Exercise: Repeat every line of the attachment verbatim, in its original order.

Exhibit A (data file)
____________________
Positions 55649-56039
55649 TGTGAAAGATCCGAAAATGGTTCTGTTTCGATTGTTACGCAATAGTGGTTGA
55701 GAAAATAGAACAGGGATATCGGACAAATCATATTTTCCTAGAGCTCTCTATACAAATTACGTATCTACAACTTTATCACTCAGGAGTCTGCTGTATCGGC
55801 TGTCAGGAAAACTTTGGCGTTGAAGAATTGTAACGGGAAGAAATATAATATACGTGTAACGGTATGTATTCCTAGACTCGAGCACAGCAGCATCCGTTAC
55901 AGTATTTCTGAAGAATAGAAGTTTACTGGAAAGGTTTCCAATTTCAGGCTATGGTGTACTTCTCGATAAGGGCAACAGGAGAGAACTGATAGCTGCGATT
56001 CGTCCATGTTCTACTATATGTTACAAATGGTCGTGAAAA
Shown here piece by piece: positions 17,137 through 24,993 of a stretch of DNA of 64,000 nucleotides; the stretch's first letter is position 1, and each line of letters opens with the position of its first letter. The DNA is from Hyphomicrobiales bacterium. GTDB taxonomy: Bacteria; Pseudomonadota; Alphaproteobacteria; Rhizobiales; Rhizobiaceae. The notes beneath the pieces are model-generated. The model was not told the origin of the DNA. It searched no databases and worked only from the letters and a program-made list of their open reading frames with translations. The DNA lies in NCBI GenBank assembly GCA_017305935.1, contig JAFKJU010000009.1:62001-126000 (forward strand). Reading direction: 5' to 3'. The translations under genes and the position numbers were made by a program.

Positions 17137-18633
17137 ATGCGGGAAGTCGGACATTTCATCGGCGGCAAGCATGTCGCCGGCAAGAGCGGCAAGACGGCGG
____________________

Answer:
Positions 55649-56039
55649 TGTGAAAGATCCGAAAATGGTTCTGTTTCGATTGTTACGCAATAGTGGTTGA
55701 GAAAATAGAACAGGGATATCGGACAAATCATATTTTCCTAGAGCTCTCTATACAAATTACGTATCTACAACTTTATCACTCAGGAGTCTGCTGTATCGGC
55801 TGTCAGGAAAACTTTGGCGTTGAAGAATTGTAACGGGAAGAAATATAATATACGTGTAACGGTATGTATTCCTAGACTCGAGCACAGCAGCATCCGTTAC
55901 AGTATTTCTGAAGAATAGAAGTTTACTGGAAAGGTTTCCAATTTCAGGCTATGGTGTACTTCTCGATAAGGGCAACAGGAGAGAACTGATAGCTGCGATT
56001 CGTCCATGTTCTACTATATGTTACAAATGGTCGTGAAAA
Shown here piece by piece: positions 17,137 through 24,993 of a stretch of DNA of 64,000 nucleotides; the stretch's first letter is position 1, and each line of letters opens with the position of its first letter. The DNA is from Hyphomicrobiales bacterium. GTDB taxonomy: Bacteria; Pseudomonadota; Alphaproteobacteria; Rhizobiales; Rhizobiaceae. The notes beneath the pieces are model-generated. The model was not told the origin of the DNA. It searched no databases and worked only from the letters and a program-made list of their open reading frames with translations. The DNA lies in NCBI GenBank assembly GCA_017305935.1, contig JAFKJU010000009.1:62001-126000 (forward strand). Reading direction: 5' to 3'. The translations under genes and the position numbers were made by a program.

Positions 17137-18633
17137 ATGCGGGAAGTCGGACATTTCATCGGCGGCAAGCATGTCGCCGGCAAGAGCGGCAAGACGGCGG